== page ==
251 F2d 266 United States v. Prager C
251 F.2d 266
UNITED STATES of America, Appellant,
Mabel PRAGER, Independent Executrix of the Estate of Myron
Prager, Deceased, and Mary Mason Burroughs,
Independent Executrix of the Estate of
William C. Snow, Deceased, Appellees.
United States Court of Appeals Fifth Circuit.
Jan. 9, 1958.
James E. Hammond, Asst. U.S. Atty., Holvey Williams, Asst. U.S. Atty., El Paso, Tex., W. Monroe, Kerr, Midland, Tex., Russell B. Wine, San Antonio, Tex., for appellant.
Wyndham K. White, El Paso, Tex., Kemp, Smith, Brown, Goggin & White, El Paso, Tex., for appellees.
Before HUTCHESON, Chief Judge, and RIVES and WISDOM, Circuit Judges.
Prager and Snow were killed on the night of August 26, 1954 when their automobile, traveling on a highway in Otero County, New Mexico, ran into a parked antiaircraft gun being towed by a truck operated by a member of the New Mexico National Guard. The truck driver, together with several other enlisted members of the National Guard of New Mexico, was returning from a two weeks' summer training encampment at Fort Bliss, which they had attended by command of the Governor of New Mexico.
The plaintiffs, as the personal representatives of the two deceased men, filed separate actions against the United States under the Federal Tort Claims Act.1 The cases were consolidated. The district court, after hearing the evidence and making findings of fact and conclusions of law, entered judgments against the United States aggregating $100,000.00.
The main claim, that the United States is responsible in damages under the provisions of the Federal Tort Claims Act for the negligent acts and omissions of members of the National Guard of a State not in the active service of the United States, has been answered in the negative in Storer Broadcasting Company v. United States, 5 Cir., 251 F.2d 268.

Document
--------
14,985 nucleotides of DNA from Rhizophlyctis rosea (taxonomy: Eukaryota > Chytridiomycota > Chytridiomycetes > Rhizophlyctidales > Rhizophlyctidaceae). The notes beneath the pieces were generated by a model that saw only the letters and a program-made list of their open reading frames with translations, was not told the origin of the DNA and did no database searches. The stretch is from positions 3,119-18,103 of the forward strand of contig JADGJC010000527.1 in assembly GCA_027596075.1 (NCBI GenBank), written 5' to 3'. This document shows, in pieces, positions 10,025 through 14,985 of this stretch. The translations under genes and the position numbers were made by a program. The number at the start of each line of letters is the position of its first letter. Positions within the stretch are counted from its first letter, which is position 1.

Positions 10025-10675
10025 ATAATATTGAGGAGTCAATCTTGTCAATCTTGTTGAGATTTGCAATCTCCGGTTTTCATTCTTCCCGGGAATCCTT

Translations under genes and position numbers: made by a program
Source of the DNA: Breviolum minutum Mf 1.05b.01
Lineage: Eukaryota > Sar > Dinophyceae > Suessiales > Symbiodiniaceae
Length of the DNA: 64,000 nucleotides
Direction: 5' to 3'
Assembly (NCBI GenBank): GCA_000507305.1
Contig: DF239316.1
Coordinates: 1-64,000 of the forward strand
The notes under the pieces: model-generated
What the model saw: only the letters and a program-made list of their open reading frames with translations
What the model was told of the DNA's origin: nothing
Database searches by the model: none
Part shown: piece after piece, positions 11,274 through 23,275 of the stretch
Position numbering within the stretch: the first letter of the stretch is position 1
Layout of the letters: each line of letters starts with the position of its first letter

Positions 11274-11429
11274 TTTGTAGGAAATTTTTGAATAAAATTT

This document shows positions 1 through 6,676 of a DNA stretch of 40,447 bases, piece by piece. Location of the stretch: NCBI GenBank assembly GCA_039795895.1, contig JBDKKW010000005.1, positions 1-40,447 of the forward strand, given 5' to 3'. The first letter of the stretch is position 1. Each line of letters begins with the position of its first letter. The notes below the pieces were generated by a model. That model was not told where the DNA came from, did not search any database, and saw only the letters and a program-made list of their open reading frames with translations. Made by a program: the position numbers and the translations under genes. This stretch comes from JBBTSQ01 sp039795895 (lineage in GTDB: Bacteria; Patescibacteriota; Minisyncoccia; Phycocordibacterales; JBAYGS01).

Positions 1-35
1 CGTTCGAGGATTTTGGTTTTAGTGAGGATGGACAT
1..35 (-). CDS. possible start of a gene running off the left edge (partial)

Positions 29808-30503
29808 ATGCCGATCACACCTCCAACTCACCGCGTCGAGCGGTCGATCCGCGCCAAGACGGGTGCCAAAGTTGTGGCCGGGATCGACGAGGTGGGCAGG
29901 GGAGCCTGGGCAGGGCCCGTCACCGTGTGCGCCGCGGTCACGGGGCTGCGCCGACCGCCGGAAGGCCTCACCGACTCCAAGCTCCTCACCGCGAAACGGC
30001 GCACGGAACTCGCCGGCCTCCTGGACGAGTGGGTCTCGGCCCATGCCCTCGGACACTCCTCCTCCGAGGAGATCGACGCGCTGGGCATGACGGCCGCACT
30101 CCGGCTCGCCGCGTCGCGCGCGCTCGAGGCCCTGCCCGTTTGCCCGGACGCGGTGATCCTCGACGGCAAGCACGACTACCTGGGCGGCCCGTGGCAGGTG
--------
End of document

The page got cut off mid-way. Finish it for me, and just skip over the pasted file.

In the present case, a further claim is made that the United States or its unnamed supervisory officers were negligent in furnishing vehicles to the State National Guard without equipping them with the flares and lighting equipment specified by the statutes of the State. There was no showing that any such equipment had been requisitioned or requested by the State officers. The decision as to what equipment should be furnished with military vehicles supplied to a State National Guard may very well be a discretionary function or duty excepted from the Federal Tort Claims Act by Section 2680(a) of Title 28 United States Code Annotated. If those hurdles be overcome, it would still be clear that the failure of the Government to furnish the flares and equipment was not the proximate cause of the deaths of the two men. If the vehicles arrived without proper equipment, the duty devolved upon the officers of the State National Guard not to order their use on the highways of the State until they were properly equipped. The proximate cause of the deaths of the two men was not the original furnishing of the vehicles without the equipment required by State law, but the manner in which the vehicles were operated by members of the New Mexico National Guard.
None of the regular Army officers had authority to issue orders to or to exercise direct control over the personnel of the National Guard. They were advisors without command status. There was a total lack of evidence that any negligence on the part of any officer or soldier of the Regular Army caused the deaths of the two men.
There being no sufficient evidence to sustain the judgments, the same are reversed with directions to enter judgments for the defendant, United States of America.
Reversed with directions.
28 U.S.C.A. 1346(b), 2671 et seq